Now that you have this knowledge in your arsenal you can look at the four instances for personality development for your bot. The first are greetings. Typically this would entail your hello’s and goodbye’s but I would also include scenarios like I mentioned in the case of Elio when the user changes their mind about the action they requested be completed. So in the instance where Elio is told not to do something the intent of his response would be to say that should they need anything else they just need to mention him in the chat. However, how he says this is where he takes on the personality of the brand:
“If I can help with anything else just let me know.”
“Just let me know when you need me, I’m on standby.”
When we built Elio for the WeAreBrain team we took into consideration how the team generally spoke to each other and how the WeAreBrain brand would typically engage with a user. The WeAreBrain brand tone is always friendly, quick witted and sharp. With all this in mind and knowing Elio is a bot that can do more than one action at a time, midway through a task he may ask for additional work.
This kind of logic extends to all the opportunities I’ve listed above. For request slots and confirmation prompts however, the most important aspect is that communication is absolutely clear. You would still use language and the types of words that feel right for your brand but they should not supersede clarity. If your user is not clear on what they should do or say, you stall the whole process and then the experience as a whole becomes irritating. So simply put, please ensure that your intent is clear and if the intended audience does not understand the request or prompt, then you need to go back to the drawing board. Always aim to remove complexity.
The same applies for invalid texts, these exist because your user input is an unrecognised response. This may mean they didn’t understand the original text. Make sure what you say is clear.
Another thing to consider when creating invalid text responses, your user may feel frustrated because they are not getting to where they want to go, so try to avoid inputs that sound trite. It will just upset the user more. They do not want to be bested by a computer. There is a fine line between being humorous and inappropriate. When creating these responses, consider how you might feel if someone said to you what you’re teaching your bot to say.
Then we get to my favourite part of the job, creating fulfilment and result in text. This is text confirming that either the user has answered correctly or that a function has been completed. It’s good news! This is where you have the opportunity to really let your brand be :-). You get to share success with your user and yes, while completing a survey may seem like a small win, it is a win nonetheless. Your responses should be upbeat and encouraging. Making them laugh, feel flattered and satisfied is what you’re aiming to do here.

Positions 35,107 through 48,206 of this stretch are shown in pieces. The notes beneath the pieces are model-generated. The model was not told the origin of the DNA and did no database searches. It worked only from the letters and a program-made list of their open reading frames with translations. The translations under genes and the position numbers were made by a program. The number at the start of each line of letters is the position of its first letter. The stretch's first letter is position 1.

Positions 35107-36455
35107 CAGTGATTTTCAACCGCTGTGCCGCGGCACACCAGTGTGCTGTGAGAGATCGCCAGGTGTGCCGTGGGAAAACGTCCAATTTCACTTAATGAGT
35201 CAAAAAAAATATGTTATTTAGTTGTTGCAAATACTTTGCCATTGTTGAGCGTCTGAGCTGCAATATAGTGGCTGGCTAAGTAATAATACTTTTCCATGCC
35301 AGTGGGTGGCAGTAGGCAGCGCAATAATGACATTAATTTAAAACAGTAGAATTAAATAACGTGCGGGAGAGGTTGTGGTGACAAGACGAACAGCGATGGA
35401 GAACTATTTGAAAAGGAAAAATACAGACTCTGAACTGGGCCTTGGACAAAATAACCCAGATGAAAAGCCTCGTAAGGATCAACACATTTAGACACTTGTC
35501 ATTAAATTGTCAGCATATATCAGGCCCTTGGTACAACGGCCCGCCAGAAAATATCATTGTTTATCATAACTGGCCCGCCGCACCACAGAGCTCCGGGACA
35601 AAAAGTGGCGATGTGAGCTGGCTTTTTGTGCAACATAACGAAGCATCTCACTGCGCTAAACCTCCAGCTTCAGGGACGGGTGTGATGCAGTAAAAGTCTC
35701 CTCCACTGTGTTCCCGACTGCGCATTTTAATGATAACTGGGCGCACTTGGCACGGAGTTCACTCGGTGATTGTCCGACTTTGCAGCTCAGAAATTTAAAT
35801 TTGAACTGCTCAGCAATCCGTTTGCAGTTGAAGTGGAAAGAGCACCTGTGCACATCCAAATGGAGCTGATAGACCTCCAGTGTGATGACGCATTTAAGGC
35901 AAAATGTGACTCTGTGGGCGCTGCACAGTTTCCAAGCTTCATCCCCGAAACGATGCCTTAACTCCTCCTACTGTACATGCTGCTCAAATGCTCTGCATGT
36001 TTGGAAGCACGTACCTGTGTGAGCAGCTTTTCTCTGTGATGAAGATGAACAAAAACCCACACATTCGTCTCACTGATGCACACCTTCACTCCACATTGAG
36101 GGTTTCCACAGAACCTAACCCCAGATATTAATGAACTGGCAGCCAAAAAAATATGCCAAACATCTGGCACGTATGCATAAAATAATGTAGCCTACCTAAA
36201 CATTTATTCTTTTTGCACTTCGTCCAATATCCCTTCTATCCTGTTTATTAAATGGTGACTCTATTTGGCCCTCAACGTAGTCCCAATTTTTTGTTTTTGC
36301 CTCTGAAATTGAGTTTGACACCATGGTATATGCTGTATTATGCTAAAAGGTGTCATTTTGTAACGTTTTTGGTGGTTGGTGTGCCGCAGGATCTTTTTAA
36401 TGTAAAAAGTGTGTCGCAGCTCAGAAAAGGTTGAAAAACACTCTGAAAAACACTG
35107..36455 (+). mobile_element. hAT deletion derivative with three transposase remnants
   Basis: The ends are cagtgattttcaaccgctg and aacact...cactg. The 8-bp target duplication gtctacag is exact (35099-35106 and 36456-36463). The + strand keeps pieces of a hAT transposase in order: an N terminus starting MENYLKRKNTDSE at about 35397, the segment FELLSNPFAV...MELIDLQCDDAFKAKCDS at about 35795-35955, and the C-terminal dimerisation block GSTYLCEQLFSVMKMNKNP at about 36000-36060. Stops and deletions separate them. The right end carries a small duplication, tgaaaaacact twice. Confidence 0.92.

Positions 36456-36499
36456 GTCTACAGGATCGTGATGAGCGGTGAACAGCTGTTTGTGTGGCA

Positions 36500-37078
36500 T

The key to having a real feel conversation is by ensuring the conversation is not repetitive. The best way to do this is to look at the intent of each message you are writing and then creating a number of versions that all mean the same thing, which in turn makes the conversation more dynamic. The best places to do this would be with greetings and fulfilment text. With invalid text, request slots and confirmation prompts I wouldn’t recommend creating too many options because this is where you need to be precise and as mentioned when discussing NLP, meaning can be misunderstood, even if it’s the user misunderstanding the machine.
We’ve noticed that humans don’t always play by the rules with our bots and frequently we get some really strange requests and responses. On a few occasions, people have been a little rude to Olivia so we created a response that was both jovial and did a decent sales job at the same time.
Another great example of a company that really has had great fun here, is Apple with Hey Siri. In a recent conversation with Siri I got a better understanding of Siri’s spiritual beliefs, her opinions on love and her diet.
Creating your conversational user interface’s personality is a new cool space for writers to play in but it’s not just a writer’s space. Anyone involved in the build of a bot can help develop its personality.
So in closing, I’ll recap:
As a last suggestion I would recommend that when you’re planning on creating a bot bring your copywriter into the loop as soon as possible. Getting a mix of the technical and creative early in the project results in smart AI that sounds great too. Just ask Elio 😉